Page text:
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(Bloomberg) -- U.S. stocks fluctuated, while the dollar rose and Treasuries slipped as investors kept an eye on upcoming central bank meetings and the special Senate election in Alabama.
The S&P 500 Index climbed to another record, overcoming a dip sparked by Republican Senator Rand Paul tweeting his opposition to adding to the federal debt. The tech-heavy Nasdaq 100 Index and Nasdaq Composite Index both turned lower, as did the small-cap Russell 2000 Index. Telephone stocks, banks and diversified financial companies were up substantially, while utilities and semiconductors led decliners.
The dollar rose for a fourth straight day and 10-year Treasury yields hit 2.4 percent after data showed signs of inflation in producer prices as the Federal Reserve starts its two-day meeting. The Fed’s expected to raise rates after its meeting on Wednesday, and it’s anticipated that the European Central Bank will reveal details of plans to taper asset purchases on Thursday. The Bank of England and Swiss National Bank will also meet. Comments on the outlook for 2018 will be the focus for investors as they weigh the impact of coming policy normalization on global asset prices.
“PPI final demand prices are rising 3 percent, and this will give Fed officials that are cautious on the inflation outlook the confidence to raise rates this week,” Chris Rupkey, chief financial economist at MUFG Union Bank, wrote in an email.
Alabama’s U.S. Senate race will conclude Tuesday evening, with polls showing Republican Roy Moore in the lead despite allegations that he initiated a sexual encounter with a 14-year-old girl when he was in his 30s. The winner probably won’t be certified until late December, after the expected vote on business-friendly tax cuts. Republicans hold 52 of the 100 seats in the chamber.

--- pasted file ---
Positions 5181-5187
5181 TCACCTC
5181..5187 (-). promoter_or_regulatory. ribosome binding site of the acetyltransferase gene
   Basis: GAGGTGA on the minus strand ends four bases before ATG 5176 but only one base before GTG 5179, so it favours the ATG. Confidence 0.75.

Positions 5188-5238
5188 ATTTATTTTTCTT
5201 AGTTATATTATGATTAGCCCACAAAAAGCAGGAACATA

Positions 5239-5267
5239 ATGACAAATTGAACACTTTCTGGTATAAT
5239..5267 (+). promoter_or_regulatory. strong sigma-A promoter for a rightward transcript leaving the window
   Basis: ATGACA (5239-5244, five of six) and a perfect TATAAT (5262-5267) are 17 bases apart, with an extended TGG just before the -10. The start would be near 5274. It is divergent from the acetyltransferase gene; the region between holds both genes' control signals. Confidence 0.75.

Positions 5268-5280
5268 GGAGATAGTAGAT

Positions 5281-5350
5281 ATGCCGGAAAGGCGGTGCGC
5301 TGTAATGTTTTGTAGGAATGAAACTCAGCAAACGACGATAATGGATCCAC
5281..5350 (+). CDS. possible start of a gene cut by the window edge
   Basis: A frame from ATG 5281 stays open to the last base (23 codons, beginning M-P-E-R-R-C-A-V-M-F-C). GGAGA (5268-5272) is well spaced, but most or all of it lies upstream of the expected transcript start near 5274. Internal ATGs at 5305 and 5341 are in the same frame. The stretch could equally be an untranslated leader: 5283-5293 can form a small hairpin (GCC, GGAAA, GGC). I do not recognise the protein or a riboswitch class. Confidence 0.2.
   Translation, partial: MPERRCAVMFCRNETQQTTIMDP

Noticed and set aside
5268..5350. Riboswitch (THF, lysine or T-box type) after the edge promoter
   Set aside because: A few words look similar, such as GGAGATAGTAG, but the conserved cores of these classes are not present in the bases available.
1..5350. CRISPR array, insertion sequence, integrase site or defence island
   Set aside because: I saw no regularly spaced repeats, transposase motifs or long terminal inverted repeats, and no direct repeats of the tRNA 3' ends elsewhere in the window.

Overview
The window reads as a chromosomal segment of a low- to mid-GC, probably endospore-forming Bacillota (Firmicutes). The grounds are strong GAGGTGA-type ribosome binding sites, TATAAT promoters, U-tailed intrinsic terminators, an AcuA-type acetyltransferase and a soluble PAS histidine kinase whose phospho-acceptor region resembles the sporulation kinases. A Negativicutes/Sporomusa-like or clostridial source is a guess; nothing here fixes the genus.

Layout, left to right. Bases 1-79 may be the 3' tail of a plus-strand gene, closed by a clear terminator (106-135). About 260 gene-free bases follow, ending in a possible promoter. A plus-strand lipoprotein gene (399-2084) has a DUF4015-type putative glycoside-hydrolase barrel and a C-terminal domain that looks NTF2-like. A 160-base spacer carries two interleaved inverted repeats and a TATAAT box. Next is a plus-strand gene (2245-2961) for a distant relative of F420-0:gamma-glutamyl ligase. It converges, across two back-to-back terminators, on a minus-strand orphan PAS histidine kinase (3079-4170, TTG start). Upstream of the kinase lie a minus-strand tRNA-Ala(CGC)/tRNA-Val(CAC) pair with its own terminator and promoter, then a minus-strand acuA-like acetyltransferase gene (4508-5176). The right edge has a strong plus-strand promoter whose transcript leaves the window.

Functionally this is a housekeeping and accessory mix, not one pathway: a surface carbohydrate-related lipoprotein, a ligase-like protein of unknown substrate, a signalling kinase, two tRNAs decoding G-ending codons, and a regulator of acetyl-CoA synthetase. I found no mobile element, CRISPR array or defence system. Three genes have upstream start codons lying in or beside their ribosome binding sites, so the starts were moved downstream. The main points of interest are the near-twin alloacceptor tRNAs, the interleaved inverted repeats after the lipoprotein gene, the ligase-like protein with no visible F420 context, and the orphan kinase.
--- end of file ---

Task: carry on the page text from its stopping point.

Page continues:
In Europe, stocks pushed to a five-week high amid a $5 billion deal in the tech sector. The euro weakened and most European bonds declined as German investor confidence slid in December for the first time in four months.
Brent crude jumped above $65 a barrel for the first time since June 2015 after one of the most important pipelines in the world was shut because of a crack, before turning lower. WTI crude slid below $58 a barrel after crossing the threshold on Monday. U.K. natural gas prices surged following a pipeline explosion in Austria that threatened to tighten flows. Gold rose slightly, while most industrial metals declined.
Terminal customers can read more in our Markets Live blog.
Here are some of the key events scheduled for this week:
- Fed policy makers announce their decision on Wednesday.
- The ECB, Bank of England and Swiss National Bank set monetary policy at their respective meetings on Thursday.
- Among top U.S. economic reports are consumer inflation on Wednesday and retail sales on Thursday.
- European lawmakers continue to debate Brexit and weigh moves on the next step, while North America Free Trade Agreement negotiators meet again.
And these are the main moves in markets:
- The S&P 500 closed up 0.2 percent to reach a record 2,664.22.
- The Stoxx Europe 600 Index jumped 0.7 percent to the highest in almost five weeks.
- The U.K.’s FTSE 100 Index climbed 0.6 percent to the highest in more than a month.
- The MSCI Asia Pacific Index fell 0.3 percent.
- The MSCI Emerging Market Index dipped 0.7 percent.
- The Bloomberg Dollar Spot Index gained 0.2 percent to the highest in a month.
- The euro dropped 0.2 percent to $1.1745, the weakest in three weeks.
- The British pound declined 0.2 percent to $1.3319.
- The Japanese yen rose less than 0.1 percent to 113.52 per dollar.
- The yield on 10-year Treasuries rose one basis point to 2.3993 percent, the highest in more than a week.
- Germany’s 10-year yield rose two basis points to 0.314 percent, the highest in a week.
- Britain’s 10-year yield climbed two basis points to 1.223 percent.
- Japan’s 10-year yield dipped less than one basis point to 0.047 percent, the lowest in a week.
- West Texas Intermediate crude slid 1.3 percent to $57.25 a barrel.
- Gold added 0.2 percent to $1,244.89 an ounce.
- Copper rose 0.4 percent to $3.02 a pound.
--With assistance from Adam Haigh Cormac Mullen and Sarah Ponczek
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